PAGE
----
God commands in Leviticus 6:13 that Fire shall be kept burning on the altar continually; it shall not go out.” The temple was a shadow of God grandeur design, but the symbolism here is so rich. God’s love, forgiveness, salvation, mercy, grace, goodness… All of who He is is always available to us. Always. And there is nothing you or I or anyone else can do to remove our High Priest (who is Jesus) from His temple (which is us)! He is always near to us and He will never stop loving us: “For I am sure that neither death nor life, nor angels nor rulers, nor things present nor things to come, nor powers, nor height nor depth, nor anything else in all creation, will be able to separate us from the love of God in Christ Jesus our Lord.” (Rm 38-39)

The God Who Made His Dwelling Place With Man

Traveling musicians in the Old Market
district of Omaha, Nebraska.

God designed us for Him, to have impact for Him, and to love with His big strong love. Our favorite response when someone asks us how we’ve been is to say, “Busy!” We’re simply “too busy” to get to know these people that we run in to day after day after day. They shouldn’t be a stranger to us, but since we believe that there are special times for taking interest in other people’s lives, we never think outside the box and reach out. We miss out on these incredible opportunities to connect and share the love of God.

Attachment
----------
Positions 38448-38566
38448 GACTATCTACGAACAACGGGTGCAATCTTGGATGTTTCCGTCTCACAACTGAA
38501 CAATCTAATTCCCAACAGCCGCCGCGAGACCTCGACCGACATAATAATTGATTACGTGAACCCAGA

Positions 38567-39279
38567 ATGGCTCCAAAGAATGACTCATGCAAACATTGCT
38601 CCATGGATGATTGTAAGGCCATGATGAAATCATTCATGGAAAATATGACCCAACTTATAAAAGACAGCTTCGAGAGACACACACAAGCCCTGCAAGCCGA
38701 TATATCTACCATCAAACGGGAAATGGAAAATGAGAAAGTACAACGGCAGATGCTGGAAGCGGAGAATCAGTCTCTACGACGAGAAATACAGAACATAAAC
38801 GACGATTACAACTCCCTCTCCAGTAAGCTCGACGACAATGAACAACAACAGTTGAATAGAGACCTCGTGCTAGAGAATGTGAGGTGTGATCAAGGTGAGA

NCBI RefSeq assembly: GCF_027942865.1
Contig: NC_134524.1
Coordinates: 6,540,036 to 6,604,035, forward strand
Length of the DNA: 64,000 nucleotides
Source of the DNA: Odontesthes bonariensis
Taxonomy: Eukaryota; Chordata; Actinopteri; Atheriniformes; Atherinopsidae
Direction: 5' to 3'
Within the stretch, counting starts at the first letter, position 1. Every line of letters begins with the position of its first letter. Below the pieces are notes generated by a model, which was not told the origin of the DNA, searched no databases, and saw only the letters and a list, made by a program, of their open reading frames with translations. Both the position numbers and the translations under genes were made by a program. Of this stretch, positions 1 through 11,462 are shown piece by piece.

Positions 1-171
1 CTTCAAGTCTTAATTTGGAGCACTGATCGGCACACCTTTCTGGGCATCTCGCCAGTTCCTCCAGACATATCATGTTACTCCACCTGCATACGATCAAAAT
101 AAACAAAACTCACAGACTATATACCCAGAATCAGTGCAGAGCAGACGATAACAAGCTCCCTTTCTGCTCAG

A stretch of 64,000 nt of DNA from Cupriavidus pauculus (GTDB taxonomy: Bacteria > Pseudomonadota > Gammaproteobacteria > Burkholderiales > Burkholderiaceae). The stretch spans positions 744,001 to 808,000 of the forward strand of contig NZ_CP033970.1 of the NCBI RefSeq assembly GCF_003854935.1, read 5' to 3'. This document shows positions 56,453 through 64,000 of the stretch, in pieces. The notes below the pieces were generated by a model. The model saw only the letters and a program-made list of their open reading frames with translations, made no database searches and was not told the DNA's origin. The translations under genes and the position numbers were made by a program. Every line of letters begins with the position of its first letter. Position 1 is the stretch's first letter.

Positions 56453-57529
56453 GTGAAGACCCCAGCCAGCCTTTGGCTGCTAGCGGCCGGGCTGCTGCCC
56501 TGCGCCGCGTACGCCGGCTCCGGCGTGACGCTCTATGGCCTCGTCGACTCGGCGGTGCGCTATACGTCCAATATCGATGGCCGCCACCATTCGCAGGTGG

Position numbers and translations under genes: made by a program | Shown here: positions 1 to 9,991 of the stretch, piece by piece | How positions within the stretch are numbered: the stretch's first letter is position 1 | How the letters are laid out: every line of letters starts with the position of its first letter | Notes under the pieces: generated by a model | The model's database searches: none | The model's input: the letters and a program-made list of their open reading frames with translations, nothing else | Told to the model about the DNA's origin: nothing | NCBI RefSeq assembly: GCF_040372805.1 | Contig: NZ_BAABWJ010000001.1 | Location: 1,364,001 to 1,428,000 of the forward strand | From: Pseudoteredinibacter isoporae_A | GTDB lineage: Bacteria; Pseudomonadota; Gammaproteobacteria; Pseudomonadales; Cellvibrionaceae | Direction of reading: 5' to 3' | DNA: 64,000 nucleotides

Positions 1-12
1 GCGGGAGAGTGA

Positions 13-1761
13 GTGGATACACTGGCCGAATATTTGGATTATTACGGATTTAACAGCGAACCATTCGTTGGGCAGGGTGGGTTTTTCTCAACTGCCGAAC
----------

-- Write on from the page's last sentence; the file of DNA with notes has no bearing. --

That one human being that we don’t notice is the same one that God is completely and totally fixed upon. He is watching their every move. He’s in love. His heart is captivated by them. And His love for them is inside of our hearts too, if He is in fact dwelling in us. Let’s not dam up the “rivers of living water” that flow from the heart of God and though our hearts. And let’s also not preform a hyper-drive crash diet love that really only comes from our own limited efforts and cannot be sustained. Instead let’s just allow Jesus to live through us and give Him freedom to take genuine interest in the clerk at the pharmacy or the high school student at the coffee shop.

Jesus is enough. Every day, He is enough. Because of Him and through Him and for Him, we can have impact.